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1 MTH Abstract Algebra I and Number Theory S18 Homework 1/Solutions Graded Exercises Exercise 1. Below are parts of the addition table and parts of the multiplication table of a ring. Complete both tables. + w x y z w w x y z y z w x z w y w x y z w x y y z Note that w + w = w and so the Additive Identity Law implies w = 0 R. Thus Ax 4 implies that (I) w + a = a and a + w = a for all a in the ring. By the given part of the addition table: (II) z + x = w and y + z = x Using Ax 3 we compute (III) x + z Ax 3 = z + x (II) = w and z + y Ax 3 = y + z (II) = x By (I),(II) and (III) we conclude that the addition table is ( ) + w x y z w w x y z x x y z w y y z w x z z w x y By the given part of the multiplication table we have We compute xx = y (1) Since w = 0 R, Theorem 1.2.9(c) gives xy (*) =x(x + x) Ax 8 = xx + xx (1) = y + y (*) = w (2) yx (*) =(x + x)x Ax 8 = xx + xx (1) = y + y (*) = w (3) xz (*) =x(x + y) Ax 8 = xx + xy (1),(2) = y + w (*) = y (4) zx (*) =(x + y)x Ax 8 = xx + yx (1),(3) = y + w (*) = y (5) yy (*) =y(x + x) Ax 8 = yx + yx (3) = w + w (*) = w (6) yz (*) =y(x + y) Ax 8 = yx + yy (3),(6) = w + w (*) = w (7) zy (*) =z(x + x) Ax 8 = zx + zx (5) = y + y (*) = w (8) zz (*) =z(x + y) Ax 8 = zx + zy (5),(8) = y + w (*) = y (9) wa = 0 R a = 0 R = w and aw = a0 R = 0 R = w (10)

5 (Ax8) (distributive laws) (a, d)((b, e) + (c, f)) = (a, d)(b + c, e + f) (by the definition of addition) = (a(b + c), d(e + f) (by the definition of multiplication) = (ab + ac, de + df) ((Ax7) for R and S) = (ab, de) + (ac, df) (by the definition of addition) = (a, b)(b, e) + (a, b)(d, f) (by the definition of multiplication) and ((a, d) + (b, e))(c, f) = (a + b, d + e)(c, f) (by the definition of addition) = ((a + b)c, (d + e)f) (by the definition of multiplication) = (ac + bc, df + ef) ((Ax7) for R and S) = (ac, df) + (bc, ef) (by the definition of addition) = (a, d)(c, f) + (b, e)(c, f) (by the definition of multiplication). So the distributive laws hold in R S. We verified all the eight axioms and so R S is a ring. (b) By definition of 0 R S, see (*), we have 0 R S = (0 R, 0 S ). (c) By definition of (r, s), see (**), we have (r, s) = ( r, s). (d) Suppose that both R and S are commutative. So (Ax9) holds in R and S. (a, d)(b, e) = (ab, de) (by the definition of multiplication) = (ba, ed) ((Ax9) for R and S) = (b, e)(a, d) (by the definition of multiplication). So the multiplication in R S is commutative. (e) Suppose that R has an identity. Put 1 R S := (1 R, 1 S ). Then (a, d)1 R S = (a, d)(1 R, 1 S ) (by the definition of 1 R S ) = (a1 R, d1 S ) (by the definition of multiplication ) = (a, d) ((Ax10) for R and S) and 1 R S (a, d) = (1 R, 1 S )(a, d) (by the definition of 1 R S ) = (1 R a, 1 S d) (by the definition of multiplication ) = (a, d) ((Ax10) for R and S) So 1 R S is an multiplicative identity in R S, and 1 R S = (1 R, 1 S ).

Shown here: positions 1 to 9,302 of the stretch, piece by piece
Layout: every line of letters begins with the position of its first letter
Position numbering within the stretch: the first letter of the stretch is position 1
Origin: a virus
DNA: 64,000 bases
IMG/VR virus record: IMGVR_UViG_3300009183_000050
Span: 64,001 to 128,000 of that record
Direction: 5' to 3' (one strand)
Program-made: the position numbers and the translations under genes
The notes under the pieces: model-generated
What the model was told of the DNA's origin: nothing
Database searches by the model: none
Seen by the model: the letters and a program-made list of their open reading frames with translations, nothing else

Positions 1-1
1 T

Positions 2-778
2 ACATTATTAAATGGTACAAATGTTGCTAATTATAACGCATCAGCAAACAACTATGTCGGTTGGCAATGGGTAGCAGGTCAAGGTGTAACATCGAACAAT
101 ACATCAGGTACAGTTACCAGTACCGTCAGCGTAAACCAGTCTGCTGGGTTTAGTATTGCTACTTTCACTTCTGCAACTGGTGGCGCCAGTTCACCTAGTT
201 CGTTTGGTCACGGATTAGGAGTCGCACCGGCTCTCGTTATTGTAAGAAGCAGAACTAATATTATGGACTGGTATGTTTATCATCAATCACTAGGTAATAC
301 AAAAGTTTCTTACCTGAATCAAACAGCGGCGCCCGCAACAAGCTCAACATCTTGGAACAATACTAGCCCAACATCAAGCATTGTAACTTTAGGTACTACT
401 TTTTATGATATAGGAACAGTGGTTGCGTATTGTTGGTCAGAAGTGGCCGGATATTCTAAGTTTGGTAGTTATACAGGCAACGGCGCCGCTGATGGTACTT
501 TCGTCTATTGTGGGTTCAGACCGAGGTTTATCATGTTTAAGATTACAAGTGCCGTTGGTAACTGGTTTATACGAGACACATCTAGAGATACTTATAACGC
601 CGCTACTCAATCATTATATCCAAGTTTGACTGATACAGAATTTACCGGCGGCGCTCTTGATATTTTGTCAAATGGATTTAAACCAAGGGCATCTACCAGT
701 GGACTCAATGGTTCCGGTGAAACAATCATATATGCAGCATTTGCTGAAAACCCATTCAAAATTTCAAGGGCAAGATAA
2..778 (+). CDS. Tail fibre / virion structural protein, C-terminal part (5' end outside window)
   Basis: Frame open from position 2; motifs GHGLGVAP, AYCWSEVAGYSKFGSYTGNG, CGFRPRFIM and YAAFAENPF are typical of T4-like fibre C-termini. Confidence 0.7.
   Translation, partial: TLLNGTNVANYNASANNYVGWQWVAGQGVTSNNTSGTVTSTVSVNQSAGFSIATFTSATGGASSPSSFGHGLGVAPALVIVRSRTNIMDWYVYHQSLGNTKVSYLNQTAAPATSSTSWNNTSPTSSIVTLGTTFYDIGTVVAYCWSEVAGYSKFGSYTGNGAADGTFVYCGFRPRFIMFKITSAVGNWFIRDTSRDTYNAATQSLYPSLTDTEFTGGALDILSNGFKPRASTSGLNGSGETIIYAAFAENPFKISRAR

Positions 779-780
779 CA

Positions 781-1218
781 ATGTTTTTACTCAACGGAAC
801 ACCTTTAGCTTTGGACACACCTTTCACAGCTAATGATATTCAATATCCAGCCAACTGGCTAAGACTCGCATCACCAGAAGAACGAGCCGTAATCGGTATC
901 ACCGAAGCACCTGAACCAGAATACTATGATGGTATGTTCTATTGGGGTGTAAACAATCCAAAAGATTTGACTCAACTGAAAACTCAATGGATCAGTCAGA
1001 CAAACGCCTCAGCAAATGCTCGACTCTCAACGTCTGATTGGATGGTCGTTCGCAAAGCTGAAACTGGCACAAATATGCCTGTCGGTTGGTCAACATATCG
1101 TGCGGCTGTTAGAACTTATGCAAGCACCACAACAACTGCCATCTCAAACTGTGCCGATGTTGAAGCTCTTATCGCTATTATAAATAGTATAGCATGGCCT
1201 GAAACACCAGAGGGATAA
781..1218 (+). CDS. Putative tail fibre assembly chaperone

6 Exercise 7. Let R be a ring such that a a = a for all a R. Show that (a) a + a = 0 R for all a R (b) R is commutative. By hypothesis we have ( ) xx = x for all x R (a) Let a R. Then a = aa (*) for x = a = ( a)( a) Theorem 1.2.9(i) = a (*) for x = a We proved that ( ) a = a for all a R Thus a + a = a + ( a) = 0 R, by Axiom 5. (b) Let a, b R. Then a + b = (a + b)(a + b) a + b R by Ax 1 and (*) for x = a + b = a(a + b) + b(a + b) Ax 8 = (aa + ab) + (ba + bb) Ax 8, twice = (aa + ab) + (bb + ba) Ax 3 = ( (aa + ab) + bb ) + ba Ax 2 = ( aa + (ab + bb) ) + ba Ax 2 = ( aa + (bb + ab) ) + ba Ax 3 = ( (aa + bb) + ab) ) + ba Ax 2 = (aa + bb) + (ab + ba) Ax 2 = (a + b) + (ab + ba) (*) for x = a and x = b We proved that a + b = (a + b) + (ab + ba) and so the Additive Identity Law shows that ab + ba = 0 R. Hence the Additive Inverse Law implies that ab = (ba). By (**) applied with ba in place of a, we have (ba) = ba. As ab = (ba), this gives ab = ba. Hence Ax 9 holds and so R is commutative.

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